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It had been a quiet evening out in the desert. Ole Johnny Mudd had been driving his cattle all day long, hoping to get them over to the Santa Fe Trail by morning. Night had fallen and the stars glittered in the sky and the full moon shed its light over the entire place.

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“I’ve been working with mustangs since I was 8,” Sunny Khalsa says, "When I was a girl there was a small herd of mustangs that people called the 'Jicarilla herd.' We’d occasionally see them when hiking the Truchas peaks and as far down as La Puebla along the Chimayo river.”

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The wild horses that live on Wild Horse Mesa north of the Village of Questa still run free, in part, due to the efforts of one woman who has made it her mission to protect them and ensure they don't die out in New Mexico's ongoing drought

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As he rode the entire length of his big range, Ole Johnny Mudd tried to figure out a way deal with the desperate situation. He sung a little melody as he rode along, trying to think of how to fix the problem.

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After more than a year, Equine Spirit Sanctuary is finally open to the public. The horses are brushed and literally chomping at the bit. The trainers are on their toes. Now all they need are some people to do some riding.

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One beautiful morning, Ole Johnny Mudd went to see his friend Socololito. He was a Native who, like many Indians, lived in an adobe house. The houses were built one above the next all the way to the height of five stories. Many families lived together for protection from invaders. They used to call this unity of houses "The Red Village" because at sunset, the door frames of the adobe houses seemed to turn very red. Socololito was sitting on the roof of his home enjoying the daily sun. When Ole Johnny Mudd got there, Socololito was already waiting for him.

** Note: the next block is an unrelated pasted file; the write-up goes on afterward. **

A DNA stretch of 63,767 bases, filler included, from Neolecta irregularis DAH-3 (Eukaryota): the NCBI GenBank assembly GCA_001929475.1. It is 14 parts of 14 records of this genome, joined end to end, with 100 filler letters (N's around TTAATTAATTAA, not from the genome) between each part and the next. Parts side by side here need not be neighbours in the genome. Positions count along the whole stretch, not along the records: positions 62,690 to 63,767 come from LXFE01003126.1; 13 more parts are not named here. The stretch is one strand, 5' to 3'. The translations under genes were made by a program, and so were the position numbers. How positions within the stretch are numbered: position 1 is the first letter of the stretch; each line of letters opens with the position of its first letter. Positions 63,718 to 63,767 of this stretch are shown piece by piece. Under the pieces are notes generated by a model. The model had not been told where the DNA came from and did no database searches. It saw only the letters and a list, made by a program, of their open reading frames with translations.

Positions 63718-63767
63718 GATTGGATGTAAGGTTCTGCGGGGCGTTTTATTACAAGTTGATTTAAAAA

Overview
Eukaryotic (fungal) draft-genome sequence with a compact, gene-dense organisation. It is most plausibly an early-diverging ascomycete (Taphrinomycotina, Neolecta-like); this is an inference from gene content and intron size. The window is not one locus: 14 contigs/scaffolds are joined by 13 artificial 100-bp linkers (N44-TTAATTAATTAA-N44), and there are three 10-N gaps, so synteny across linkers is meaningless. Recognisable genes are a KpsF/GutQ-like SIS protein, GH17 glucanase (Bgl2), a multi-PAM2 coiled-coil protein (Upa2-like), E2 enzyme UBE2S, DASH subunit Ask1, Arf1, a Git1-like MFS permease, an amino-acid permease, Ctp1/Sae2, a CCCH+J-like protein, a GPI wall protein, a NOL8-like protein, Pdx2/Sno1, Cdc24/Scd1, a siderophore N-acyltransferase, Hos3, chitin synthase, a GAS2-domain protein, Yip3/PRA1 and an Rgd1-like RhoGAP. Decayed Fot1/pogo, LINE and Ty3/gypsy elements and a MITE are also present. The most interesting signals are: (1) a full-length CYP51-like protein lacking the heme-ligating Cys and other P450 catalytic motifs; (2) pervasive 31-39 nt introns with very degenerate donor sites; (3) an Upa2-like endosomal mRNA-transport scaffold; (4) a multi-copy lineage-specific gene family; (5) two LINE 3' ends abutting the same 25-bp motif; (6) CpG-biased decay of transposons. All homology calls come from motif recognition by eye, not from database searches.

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One beautiful morning, Ole Johnny Mudd went to see his friend Socololito. He was a Native who, like many Indians, lived in an adobe house. The houses were built one above the next all the way to the height of five stories. Many families lived together for protection from invaders. They used to call this unity of houses "The Red Village," because at sunset, the door frames of the adobe houses seemed to turn very red. Socololito was sitting on the roof of his home enjoying the daily sun. When Ole Johnny Mudd got there, Socololito was already waiting for him.

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Haven Lindsey recently moved to Taos from Austin, Texas. The COVID pandemic has lately swelled our ranks up here in the previously, rather hidden, valley. One soon discovers, however, the people attracted to Taos are always the most interesting, accomplished, eccentric and bohemian characters, and Lindsay is no exception, A well-traveled writer, a lover of animals and children, the relationship she observed between her dog, Gracie, and a horse they befriended named Max, inspired her to write this little book - a way for children to discover the joy of bonding with animals - their pets, and others.